Operational Amplifiers. Benchmark Companies Inc PO Box 473768 Aurora CO 80047. What is an Op-Amp?. INTRODUCTION What is an operational amplifier?
Benchmark Companies Inc
PO Box 473768
Aurora CO 80047
What is an operational amplifier?
In this chapter, we will define what an operational amplifier is, and discuss the many parameters that distinguish one type of device from another.
channel separationclosed-loop gaincommon-mode rejection ratiogain-bandwidth productinput bias Current offsetinput offset Currentinput offset voltageInput resistance
input voltage range
output voltage swing
This is the maximum positive and negative voltage that can be used to power the op-amp.
This is the maximum power that the op-amp is capable of dissipating, given a specified ambient temperature (i.e., 500 mW @ <75C).
This is the maximum voltage that can be applied across the + and - inputs.
This is the maximum input voltage that can be simultaneously applied between both inputs and ground, also referred to as the common-mode voltage. In general, this maximum voltage is equal to the supply voltage.
This is the ambient temperature range for which the op-amp will operate within the manufacturer’s specifications. Note that the military grade version (741) has a wider temperature range than the commercial, or hobbyist, grade version (741C).
This is the amount of time that the op-amp’s output can be short-circuited to ground or either supply voltage.
This is the voltage that must be applied to one of the input terminals to give a zero output voltage. Remember, for an ideal op-amp, the output voltage offset is zero!
This is the average of the currents flowing into both inputs. Ideally, the two input bias currents are equal.
This is the difference of the two input bias currents when the output voltage is zero.
This is the range of the common-mode input voltage (i.e., the voltage common to both inputs and ground).
This is the resistance “looking in” at either input with the remaining input with the remaining input grounded.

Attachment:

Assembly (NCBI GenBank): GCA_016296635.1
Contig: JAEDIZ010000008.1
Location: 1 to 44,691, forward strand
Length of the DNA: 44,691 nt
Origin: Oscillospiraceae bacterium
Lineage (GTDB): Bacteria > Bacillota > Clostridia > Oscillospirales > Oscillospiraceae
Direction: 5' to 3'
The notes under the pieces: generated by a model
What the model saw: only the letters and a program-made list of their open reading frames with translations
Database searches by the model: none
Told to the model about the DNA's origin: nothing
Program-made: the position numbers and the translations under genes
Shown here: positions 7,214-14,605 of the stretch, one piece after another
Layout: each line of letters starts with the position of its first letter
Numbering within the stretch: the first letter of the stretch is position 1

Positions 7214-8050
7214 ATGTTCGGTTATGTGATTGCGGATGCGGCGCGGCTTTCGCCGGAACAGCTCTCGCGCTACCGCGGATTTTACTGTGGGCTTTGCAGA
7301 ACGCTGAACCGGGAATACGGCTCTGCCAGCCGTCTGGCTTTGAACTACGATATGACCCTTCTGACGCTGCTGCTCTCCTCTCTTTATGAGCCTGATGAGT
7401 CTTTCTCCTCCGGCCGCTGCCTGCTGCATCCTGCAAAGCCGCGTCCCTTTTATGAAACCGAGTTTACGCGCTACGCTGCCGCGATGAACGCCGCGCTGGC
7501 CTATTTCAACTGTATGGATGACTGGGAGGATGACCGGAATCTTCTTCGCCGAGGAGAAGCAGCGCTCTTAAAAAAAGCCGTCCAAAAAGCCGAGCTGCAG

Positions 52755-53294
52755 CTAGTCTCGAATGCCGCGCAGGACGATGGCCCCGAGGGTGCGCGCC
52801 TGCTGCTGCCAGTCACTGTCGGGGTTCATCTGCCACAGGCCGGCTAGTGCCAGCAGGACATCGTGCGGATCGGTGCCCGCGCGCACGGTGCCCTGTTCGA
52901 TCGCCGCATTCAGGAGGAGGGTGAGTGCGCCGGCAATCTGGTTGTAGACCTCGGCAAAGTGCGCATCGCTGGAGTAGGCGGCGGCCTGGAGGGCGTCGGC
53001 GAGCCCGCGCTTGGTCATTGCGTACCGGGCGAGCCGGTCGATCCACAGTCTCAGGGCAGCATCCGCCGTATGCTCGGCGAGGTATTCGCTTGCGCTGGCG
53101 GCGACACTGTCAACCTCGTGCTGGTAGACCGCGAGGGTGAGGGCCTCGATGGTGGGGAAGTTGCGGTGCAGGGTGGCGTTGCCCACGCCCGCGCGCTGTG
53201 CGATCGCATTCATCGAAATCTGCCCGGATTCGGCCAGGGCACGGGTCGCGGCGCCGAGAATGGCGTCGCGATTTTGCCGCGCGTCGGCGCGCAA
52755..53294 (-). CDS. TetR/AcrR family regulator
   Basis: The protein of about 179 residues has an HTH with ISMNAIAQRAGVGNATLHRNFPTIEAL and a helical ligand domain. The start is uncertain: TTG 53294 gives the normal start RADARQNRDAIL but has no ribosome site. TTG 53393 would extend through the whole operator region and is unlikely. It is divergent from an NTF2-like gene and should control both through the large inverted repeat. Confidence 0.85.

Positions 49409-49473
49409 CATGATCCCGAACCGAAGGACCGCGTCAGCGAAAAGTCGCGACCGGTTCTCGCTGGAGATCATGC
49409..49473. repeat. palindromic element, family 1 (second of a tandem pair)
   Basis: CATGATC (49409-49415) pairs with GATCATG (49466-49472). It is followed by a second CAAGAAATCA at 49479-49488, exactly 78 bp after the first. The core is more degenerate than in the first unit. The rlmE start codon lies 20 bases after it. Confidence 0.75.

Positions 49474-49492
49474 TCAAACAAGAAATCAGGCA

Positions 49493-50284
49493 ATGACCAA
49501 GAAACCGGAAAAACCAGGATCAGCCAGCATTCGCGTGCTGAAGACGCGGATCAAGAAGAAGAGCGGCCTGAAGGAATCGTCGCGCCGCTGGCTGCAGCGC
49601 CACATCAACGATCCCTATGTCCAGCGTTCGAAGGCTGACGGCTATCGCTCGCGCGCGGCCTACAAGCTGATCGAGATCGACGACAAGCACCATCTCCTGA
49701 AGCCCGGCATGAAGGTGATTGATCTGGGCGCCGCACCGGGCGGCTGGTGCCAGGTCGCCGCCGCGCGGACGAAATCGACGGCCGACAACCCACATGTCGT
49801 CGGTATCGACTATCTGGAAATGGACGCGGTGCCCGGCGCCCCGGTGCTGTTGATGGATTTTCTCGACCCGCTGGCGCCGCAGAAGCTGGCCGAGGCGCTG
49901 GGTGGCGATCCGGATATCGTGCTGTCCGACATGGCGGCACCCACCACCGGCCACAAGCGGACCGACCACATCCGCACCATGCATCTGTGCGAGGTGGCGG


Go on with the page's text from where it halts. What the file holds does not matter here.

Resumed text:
This is the resistance seen “looking into” the op-amp’s output.
This is the maximum output current that the op-amp can deliver to a load.
Depending on the load resistance, this is the maximum peak output voltage that the op-amp can supply without saturation or clipping.
This is the ratio of the output to input voltage of the op-amp without external feedback.
This is the ratio of the maximum voltage swing to the change in the input voltage required to drive the output from zero to a specified voltage (e.g., ±10 volts).
This is the time rate of change of the output voltage with the op-amp circuit having a voltage gain of unity (1.0).
This is the current that the op-amp will draw from the power supply
This is a measure of the ability of the op-amp to reject signals that are simultaneously present at both inputs. It is the ratio of the common-mode input voltage to the generated output voltage, usually expressed in decibels (dB).
Whenever there is more than one op-amp in a single package, such as a type 747 op-amp, a certain amount of “crosstalk” will be present. That is, a signal applied to the input of one section of a dual op-amp will produce a finite output signal in the remaining section, even though there is no input signal applied to the unused section.
AL = AOL/ACL
BW= 0.35/rise time